For the first time, Latino and Black children in the United States are being diagnosed with autism more frequently than white children, according to the Centers for Disease Control and Prevention (CDC).
The CDC estimated that among all 8-year-olds in the United States, 1 in 36 had autism in 2020, an increase from 1 in 44 in 2018. For children of color, this rate increased faster compared with white kids. It is estimated that about 3% of Black, Latino and Asian or Pacific Islander children have been diagnosed with the brain development disorder, compared with 2% of white children, according to The Associated Press.
In the past, autism was most commonly diagnosed in white children. These children typically came from middle- or upper-income families who could afford autism specialists. In fact, as recently as 2010, white children were 30% more likely to be diagnosed with autism than Black children and 50% more likely than Latino children.
Published earlier this year in JAMA Network, a study found that during the 2017 to 2018 academic year, Latino and Black children had less access to autism services than white children. Improved access to care, screening and autism services for all kids may have influenced the recent increase in diagnoses in Latino and Black children, according to experts.
Previously, autism was typically diagnosed only in kids with severe communication or socialization problems or those with unusual or repetitive patterns, according to the AP. About 30 years ago, the term “autism spectrum disorders” was introduced to cover a broad range of complex brain development disorders, including autism, Asperger’s syndrome and more.
What is autism spectrum disorder?
Autism spectrum disorder (ASD) describes a wide range of complex brain development disorders that can strike children at an early age. The spectrum of autism disorders includes autistic disorder, Asperger’s syndrome and pervasive developmental disorders. Those diagnosed with ASD are also assessed for levels of intellectual disability and language impairment. But people with ASD can also excel in visual skills, music, math and art. Additionally, ASD may affect an individual’s physical health, triggering digestive issues and problems sleeping. The developmental disorders occur in every racial and ethnic group and across all socioeconomic levels. ASD affects both sexes, but boys are more likely than girls to develop ASD.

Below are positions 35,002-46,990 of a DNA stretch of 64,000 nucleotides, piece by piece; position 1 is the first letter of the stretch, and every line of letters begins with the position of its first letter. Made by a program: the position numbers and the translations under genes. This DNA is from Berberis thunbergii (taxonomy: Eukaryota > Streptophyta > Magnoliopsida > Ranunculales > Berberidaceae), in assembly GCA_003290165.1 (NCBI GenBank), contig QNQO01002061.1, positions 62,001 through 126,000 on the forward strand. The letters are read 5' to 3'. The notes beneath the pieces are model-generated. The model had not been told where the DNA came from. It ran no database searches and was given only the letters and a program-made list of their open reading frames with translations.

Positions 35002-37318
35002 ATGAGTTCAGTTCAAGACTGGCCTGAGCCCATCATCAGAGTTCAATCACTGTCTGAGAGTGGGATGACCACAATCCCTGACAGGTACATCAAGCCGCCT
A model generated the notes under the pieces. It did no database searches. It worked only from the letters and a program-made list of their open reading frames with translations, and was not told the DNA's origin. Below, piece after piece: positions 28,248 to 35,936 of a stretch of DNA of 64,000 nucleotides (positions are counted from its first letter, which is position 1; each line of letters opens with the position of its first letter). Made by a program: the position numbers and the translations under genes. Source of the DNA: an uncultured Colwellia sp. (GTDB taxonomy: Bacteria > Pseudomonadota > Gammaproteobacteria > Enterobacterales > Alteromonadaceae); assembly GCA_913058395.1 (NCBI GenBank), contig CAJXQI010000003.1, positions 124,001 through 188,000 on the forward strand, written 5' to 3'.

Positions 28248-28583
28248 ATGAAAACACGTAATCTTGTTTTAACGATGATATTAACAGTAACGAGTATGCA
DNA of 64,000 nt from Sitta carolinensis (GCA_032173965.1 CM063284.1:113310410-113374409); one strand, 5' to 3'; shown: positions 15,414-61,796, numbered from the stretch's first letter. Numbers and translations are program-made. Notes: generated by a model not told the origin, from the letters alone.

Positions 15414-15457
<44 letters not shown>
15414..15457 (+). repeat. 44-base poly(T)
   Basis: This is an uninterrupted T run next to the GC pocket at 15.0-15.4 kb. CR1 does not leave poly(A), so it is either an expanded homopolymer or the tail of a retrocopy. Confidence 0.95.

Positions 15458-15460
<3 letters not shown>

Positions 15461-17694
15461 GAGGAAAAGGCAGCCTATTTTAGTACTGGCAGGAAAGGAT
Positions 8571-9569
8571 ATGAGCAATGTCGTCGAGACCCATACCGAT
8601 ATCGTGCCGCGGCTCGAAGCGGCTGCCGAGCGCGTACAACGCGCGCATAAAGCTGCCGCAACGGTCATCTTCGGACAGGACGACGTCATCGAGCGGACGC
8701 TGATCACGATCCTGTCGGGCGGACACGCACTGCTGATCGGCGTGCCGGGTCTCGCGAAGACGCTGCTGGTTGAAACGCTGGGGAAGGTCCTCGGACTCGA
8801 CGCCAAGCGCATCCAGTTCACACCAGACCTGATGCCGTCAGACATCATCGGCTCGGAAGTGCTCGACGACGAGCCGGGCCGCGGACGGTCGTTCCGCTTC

What are the symptoms of autism spectrum disorder?
When compared with their peers, children with ASD may seem different. Common signs of ASD include not babbling or pointing by age 1, not saying single words by age 16 months or two-word phrases by age 2. In addition, children with ASD may not respond when their name is called, have difficulty paying attention, exhibit poor eye contact, are unable to play well with other children, won’t smile or are unresponsive to social interaction. Also, many kids with the disorder engage in repetitive and obsessive patterns of behavior, such as rocking, twirling or flapping their arms.
Children with ASD often find it hard to talk about their feelings and don’t understand the feelings of others, so they may prefer to be alone. At an early age, these kids may also suffer from a delayed development of their motor skills, which can affect their dexterity and ability to handle tasks requiring hand-eye coordination. As they become older, children with ASD may find it hard to learn how to sit up, walk, use eating utensils or hold a pen or pencil to write.
What causes autism spectrum disorder?
After many years of not knowing what caused ASD, researchers now believe that most often it’s environmental factors and gene mutations that trigger the disorder. According to experts, if a child is predisposed to ASD, there are a variety of risk factors that can increase the likelihood that he or she will develop the disorder. Some of these include older parents conceiving a child, a mother being ill during pregnancy and complications that can occur at this time, especially when babies’ brains are deprived of oxygen.